NORFOLK, Va. — While some Hampton Roads students are thriving with virtual learning, others are missing more classes than usual.
Wide-ranging changes in chronic absenteeism across our local school divisions reflect differences in access and opportunity, which could lead to summer school and year-round make-up programs.
6-year-old Kayden McLeod is a Norfolk Public Schools student who is excelling in a virtual learning setting, according to his family. He has a virtual school setup at his grandmother's house, who watches him while his mother goes to work.
"I would not have been able to make this whole virtual learning thing work if I didn’t have my mom, if she hadn’t retired she’d still be teaching her own class virtually," said Kayden's mother, Madeline McClaskey.
Other students have struggled with virtual classes. Anita Wynn, Portsmouth Public Schools Assistant Superintendent for Curriculum and Instruction, said students have varying support systems and access at home.
“For parents, it’s often hard because they’re working and they’re sometimes not home to supervise or they’re with their daycare provider," Wynn said. "We know that we’re going back with bigger learning gaps and those learning gaps will have an impact on how we provide instruction.”
The Virginia Department of Education classifies chronic absenteeism as a student missing 10 percent or more of their classes.
13News Now collected chronic absenteeism statistics for the school divisions in the Seven Cities, between the First Day of School and Winter Break in 2020.
Three school divisions reported better attendance statistics in 2020 than during the 2018-2019 school year, the last full reported year before any pandemic effects.
Norfolk Public Schools: 12.45 percent of students "chronically absent" in 2020. 15.3 percent in SY18-19.
Hampton City Schools: 11.45 percent of students "chronically absent" in 2020. 13.1 percent in SY18-19.
Suffolk Public Schools: 4 percent of students "chronically absent" in 2020. 9.4 percent in SY18-19.
The four other school divisions reported increases in absenteeism, with Portsmouth Public Schools reporting nearly one in four students qualified as "chronically absent."
Portsmouth Public Schools: 23.5 percent in 2020. 16 percent in SY18-19.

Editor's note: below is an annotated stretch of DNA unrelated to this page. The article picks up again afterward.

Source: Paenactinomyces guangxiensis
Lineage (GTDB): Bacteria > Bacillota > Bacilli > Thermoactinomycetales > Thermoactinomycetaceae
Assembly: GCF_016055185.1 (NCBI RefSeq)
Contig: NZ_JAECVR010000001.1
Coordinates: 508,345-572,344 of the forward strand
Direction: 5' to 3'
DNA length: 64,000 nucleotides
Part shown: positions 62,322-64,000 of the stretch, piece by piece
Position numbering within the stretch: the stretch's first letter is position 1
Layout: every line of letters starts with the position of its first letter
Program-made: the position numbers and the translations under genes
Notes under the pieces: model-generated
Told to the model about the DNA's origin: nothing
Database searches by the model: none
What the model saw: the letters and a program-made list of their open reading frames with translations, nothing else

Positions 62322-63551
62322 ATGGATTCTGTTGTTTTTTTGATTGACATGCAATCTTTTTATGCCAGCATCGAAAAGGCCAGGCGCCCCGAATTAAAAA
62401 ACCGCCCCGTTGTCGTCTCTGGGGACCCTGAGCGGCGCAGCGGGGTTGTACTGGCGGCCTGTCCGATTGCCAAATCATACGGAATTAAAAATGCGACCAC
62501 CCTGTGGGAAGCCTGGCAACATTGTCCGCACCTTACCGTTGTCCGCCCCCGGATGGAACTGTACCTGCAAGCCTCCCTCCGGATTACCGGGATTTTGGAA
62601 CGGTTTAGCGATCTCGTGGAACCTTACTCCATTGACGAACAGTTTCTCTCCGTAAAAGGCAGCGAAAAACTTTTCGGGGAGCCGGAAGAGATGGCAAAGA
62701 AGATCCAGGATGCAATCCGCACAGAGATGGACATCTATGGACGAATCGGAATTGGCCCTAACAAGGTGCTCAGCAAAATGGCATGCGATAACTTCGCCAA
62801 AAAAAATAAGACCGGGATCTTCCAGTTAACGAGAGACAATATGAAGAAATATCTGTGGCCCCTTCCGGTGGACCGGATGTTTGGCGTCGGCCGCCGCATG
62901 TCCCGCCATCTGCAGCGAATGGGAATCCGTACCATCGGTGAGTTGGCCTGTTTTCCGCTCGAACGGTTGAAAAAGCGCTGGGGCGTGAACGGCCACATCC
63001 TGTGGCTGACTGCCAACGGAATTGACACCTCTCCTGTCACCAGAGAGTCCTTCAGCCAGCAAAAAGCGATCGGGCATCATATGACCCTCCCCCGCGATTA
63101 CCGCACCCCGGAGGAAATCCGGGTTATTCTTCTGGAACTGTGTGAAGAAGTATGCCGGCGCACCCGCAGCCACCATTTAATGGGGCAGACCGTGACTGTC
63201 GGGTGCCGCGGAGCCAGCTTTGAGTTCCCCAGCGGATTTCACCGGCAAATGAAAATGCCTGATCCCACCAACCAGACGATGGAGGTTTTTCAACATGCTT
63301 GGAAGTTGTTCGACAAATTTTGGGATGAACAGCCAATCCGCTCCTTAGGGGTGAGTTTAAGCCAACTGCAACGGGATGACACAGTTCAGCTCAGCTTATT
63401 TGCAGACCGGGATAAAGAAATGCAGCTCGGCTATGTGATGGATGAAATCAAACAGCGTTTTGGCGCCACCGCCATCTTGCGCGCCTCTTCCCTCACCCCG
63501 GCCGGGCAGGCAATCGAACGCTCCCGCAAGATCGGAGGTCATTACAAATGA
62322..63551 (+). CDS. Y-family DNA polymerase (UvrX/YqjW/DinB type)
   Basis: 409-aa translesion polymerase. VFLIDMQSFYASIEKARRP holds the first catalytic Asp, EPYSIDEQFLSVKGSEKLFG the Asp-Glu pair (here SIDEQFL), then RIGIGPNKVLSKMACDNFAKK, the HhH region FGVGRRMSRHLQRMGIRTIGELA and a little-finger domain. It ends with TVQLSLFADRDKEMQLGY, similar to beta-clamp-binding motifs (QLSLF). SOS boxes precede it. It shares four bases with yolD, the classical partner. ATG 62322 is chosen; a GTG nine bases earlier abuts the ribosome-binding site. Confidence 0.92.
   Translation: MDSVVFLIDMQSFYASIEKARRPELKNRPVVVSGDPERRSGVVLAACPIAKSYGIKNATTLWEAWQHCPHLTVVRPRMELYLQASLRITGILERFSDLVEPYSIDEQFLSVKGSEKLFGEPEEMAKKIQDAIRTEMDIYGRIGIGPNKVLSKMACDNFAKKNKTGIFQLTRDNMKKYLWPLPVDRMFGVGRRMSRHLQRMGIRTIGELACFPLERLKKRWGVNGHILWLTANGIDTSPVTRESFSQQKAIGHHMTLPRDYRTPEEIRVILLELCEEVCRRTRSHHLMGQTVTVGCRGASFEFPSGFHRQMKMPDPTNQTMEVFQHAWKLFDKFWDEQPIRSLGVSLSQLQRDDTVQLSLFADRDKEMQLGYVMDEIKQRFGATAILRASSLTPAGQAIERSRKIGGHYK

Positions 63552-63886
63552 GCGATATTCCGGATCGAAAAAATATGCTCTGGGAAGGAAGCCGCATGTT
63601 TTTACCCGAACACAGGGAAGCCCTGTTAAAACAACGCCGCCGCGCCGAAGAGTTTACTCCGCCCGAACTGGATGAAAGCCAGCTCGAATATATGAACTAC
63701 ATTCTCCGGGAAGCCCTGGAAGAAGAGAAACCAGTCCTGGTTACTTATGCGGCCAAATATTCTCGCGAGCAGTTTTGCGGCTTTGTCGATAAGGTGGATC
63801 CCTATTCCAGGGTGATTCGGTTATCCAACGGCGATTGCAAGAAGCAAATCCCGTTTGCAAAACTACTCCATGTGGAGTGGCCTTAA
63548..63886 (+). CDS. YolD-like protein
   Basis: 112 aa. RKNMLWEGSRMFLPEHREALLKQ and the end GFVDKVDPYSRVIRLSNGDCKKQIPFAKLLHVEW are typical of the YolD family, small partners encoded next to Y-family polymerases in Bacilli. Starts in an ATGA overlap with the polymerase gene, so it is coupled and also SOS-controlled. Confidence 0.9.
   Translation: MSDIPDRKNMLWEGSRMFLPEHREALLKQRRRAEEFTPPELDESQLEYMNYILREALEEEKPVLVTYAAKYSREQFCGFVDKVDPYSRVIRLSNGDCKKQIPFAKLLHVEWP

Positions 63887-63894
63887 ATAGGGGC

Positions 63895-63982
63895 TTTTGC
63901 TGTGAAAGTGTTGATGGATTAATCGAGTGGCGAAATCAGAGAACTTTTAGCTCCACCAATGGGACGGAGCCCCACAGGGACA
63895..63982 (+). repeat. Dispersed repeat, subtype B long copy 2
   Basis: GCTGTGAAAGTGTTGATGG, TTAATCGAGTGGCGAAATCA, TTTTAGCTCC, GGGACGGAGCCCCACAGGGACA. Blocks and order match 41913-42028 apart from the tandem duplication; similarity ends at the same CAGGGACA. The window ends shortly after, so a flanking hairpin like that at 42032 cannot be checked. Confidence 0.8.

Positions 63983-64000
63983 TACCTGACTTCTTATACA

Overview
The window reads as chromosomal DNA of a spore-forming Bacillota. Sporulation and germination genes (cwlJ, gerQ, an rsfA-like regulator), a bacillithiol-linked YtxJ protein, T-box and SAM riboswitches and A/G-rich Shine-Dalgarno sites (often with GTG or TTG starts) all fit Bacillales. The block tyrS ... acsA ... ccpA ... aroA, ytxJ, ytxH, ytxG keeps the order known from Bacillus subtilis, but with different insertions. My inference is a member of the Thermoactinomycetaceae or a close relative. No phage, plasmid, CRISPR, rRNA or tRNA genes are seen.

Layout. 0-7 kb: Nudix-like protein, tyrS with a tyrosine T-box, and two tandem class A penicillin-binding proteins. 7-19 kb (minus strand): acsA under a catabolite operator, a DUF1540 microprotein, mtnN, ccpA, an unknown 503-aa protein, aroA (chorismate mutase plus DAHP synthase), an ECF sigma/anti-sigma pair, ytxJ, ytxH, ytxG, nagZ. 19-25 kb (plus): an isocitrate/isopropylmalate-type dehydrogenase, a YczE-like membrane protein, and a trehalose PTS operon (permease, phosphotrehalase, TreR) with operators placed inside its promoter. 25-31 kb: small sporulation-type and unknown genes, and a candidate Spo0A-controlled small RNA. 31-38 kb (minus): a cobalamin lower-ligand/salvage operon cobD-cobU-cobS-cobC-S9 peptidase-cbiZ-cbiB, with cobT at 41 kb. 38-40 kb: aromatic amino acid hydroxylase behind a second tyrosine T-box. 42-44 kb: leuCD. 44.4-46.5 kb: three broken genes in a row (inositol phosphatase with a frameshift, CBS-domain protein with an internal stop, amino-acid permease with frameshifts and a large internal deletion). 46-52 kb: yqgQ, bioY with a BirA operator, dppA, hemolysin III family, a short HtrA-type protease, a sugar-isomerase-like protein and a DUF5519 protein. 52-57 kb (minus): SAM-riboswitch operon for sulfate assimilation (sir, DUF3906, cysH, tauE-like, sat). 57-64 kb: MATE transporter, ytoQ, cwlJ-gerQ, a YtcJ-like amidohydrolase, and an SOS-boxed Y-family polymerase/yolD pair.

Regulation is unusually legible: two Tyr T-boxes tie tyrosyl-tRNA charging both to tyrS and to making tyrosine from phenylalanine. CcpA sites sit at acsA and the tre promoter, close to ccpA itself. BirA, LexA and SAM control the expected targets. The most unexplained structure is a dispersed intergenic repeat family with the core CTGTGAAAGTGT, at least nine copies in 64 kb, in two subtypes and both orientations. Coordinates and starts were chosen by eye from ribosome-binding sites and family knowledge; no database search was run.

Newport News Public Schools: 19 percent in 2020. 14.8 percent in SY18-19.
Virginia Beach City Public Schools: 9.95 percent in 2020. 9.4 percent in SY18-19.
Chesapeake Public Schools: 9.7 percent in 2020. 6.9 percent in SY18-19.
Wynn said the attendance statistics in Portsmouth are "very concerning," but they represent challenges that many children and their families are facing.
“It’s also alarming because we know there’s a great loss of learning and we know that we’re going to have to find ways to help them navigate that when they do return to school," she said.
Portsmouth Public Schools teachers can provide makeup work or incentives to help students recover attendance grades. Wynn said PPS is looking at Saturday programs, before and after-school remediation, and year-round schooling to make up the learning gaps.
"We’re at a place now where we have to do things differently," Wynn said. “I think all of us in education in America right now are trying to figure this out.”
She said job losses, coronavirus cases and effects, irregular schedules at home, socio-economic challenges, and access disparities could all be considered as factors contributing to a rise in chronic absenteeism.
“I don’t think there’s one reason for this increase in absenteeism, I think it’s the totality of the situation that our communities are dealing with," Wynn said. “We have to be flexible and we have to find ways to help them work around that.”
McClaskey said families have used all sorts of resources to make virtual learning work with their schedules.
“I have to work, people have to work, parents have to work, so it’s been an adjustment," she said.
She credited Norfolk Public Schools' commitment to a virtual learning schedule in 2020 as a big factor in her son Kayden's success.
“Having it be one consistent experience the entire time I think has definitely helped him do as well as he has," McClaskey said. “Starting his education this way I think is going to set him up for success.”
Wynn said educators need to realize they’ll likely never return to school in a fully-traditional setting.
“It has propelled us to a different paradigm where we know we’ll always have some platform of virtual learning for students," she said.
That means students like Kayden – who are doing well in a virtual learning setting – may have that option going forward. Other students, with attendance slipping, may need the structure of traditional school to get back on track.